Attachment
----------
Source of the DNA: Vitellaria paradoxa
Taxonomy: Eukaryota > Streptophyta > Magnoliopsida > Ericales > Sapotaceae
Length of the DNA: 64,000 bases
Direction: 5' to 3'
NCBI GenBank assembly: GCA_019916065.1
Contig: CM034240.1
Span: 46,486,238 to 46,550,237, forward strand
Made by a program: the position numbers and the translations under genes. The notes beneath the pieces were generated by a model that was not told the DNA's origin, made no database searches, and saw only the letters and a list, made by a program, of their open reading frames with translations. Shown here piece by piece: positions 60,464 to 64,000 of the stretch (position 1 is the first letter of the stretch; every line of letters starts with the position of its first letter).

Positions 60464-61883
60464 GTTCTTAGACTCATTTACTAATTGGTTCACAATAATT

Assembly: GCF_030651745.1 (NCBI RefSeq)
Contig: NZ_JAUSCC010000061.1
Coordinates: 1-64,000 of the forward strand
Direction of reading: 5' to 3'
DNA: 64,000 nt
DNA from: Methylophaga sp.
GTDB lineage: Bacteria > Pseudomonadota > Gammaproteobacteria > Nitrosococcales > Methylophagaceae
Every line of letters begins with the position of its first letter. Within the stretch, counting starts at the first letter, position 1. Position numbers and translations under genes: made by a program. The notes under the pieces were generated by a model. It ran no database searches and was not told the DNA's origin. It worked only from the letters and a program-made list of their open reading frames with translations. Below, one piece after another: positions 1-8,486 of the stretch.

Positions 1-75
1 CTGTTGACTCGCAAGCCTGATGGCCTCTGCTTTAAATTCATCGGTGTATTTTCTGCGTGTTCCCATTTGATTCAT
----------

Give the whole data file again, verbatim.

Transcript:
Source of the DNA: Vitellaria paradoxa
Taxonomy: Eukaryota > Streptophyta > Magnoliopsida > Ericales > Sapotaceae
Length of the DNA: 64,000 bases
Direction: 5' to 3'
NCBI GenBank assembly: GCA_019916065.1
Contig: CM034240.1
Span: 46,486,238 to 46,550,237, forward strand
Made by a program: the position numbers and the translations under genes. The notes beneath the pieces were generated by a model that was not told the DNA's origin, made no database searches, and saw only the letters and a list, made by a program, of their open reading frames with translations. Shown here piece by piece: positions 60,464 to 64,000 of the stretch (position 1 is the first letter of the stretch; every line of letters starts with the position of its first letter).

Positions 60464-61883
60464 GTTCTTAGACTCATTTACTAATTGGTTCACAATAATT

Assembly: GCF_030651745.1 (NCBI RefSeq)
Contig: NZ_JAUSCC010000061.1
Coordinates: 1-64,000 of the forward strand
Direction of reading: 5' to 3'
DNA: 64,000 nt
DNA from: Methylophaga sp.
GTDB lineage: Bacteria > Pseudomonadota > Gammaproteobacteria > Nitrosococcales > Methylophagaceae
Every line of letters begins with the position of its first letter. Within the stretch, counting starts at the first letter, position 1. Position numbers and translations under genes: made by a program. The notes under the pieces were generated by a model. It ran no database searches and was not told the DNA's origin. It worked only from the letters and a program-made list of their open reading frames with translations. Below, one piece after another: positions 1-8,486 of the stretch.

Positions 1-75
1 CTGTTGACTCGCAAGCCTGATGGCCTCTGCTTTAAATTCATCGGTGTATTTTCTGCGTGTTCCCATTTGATTCAT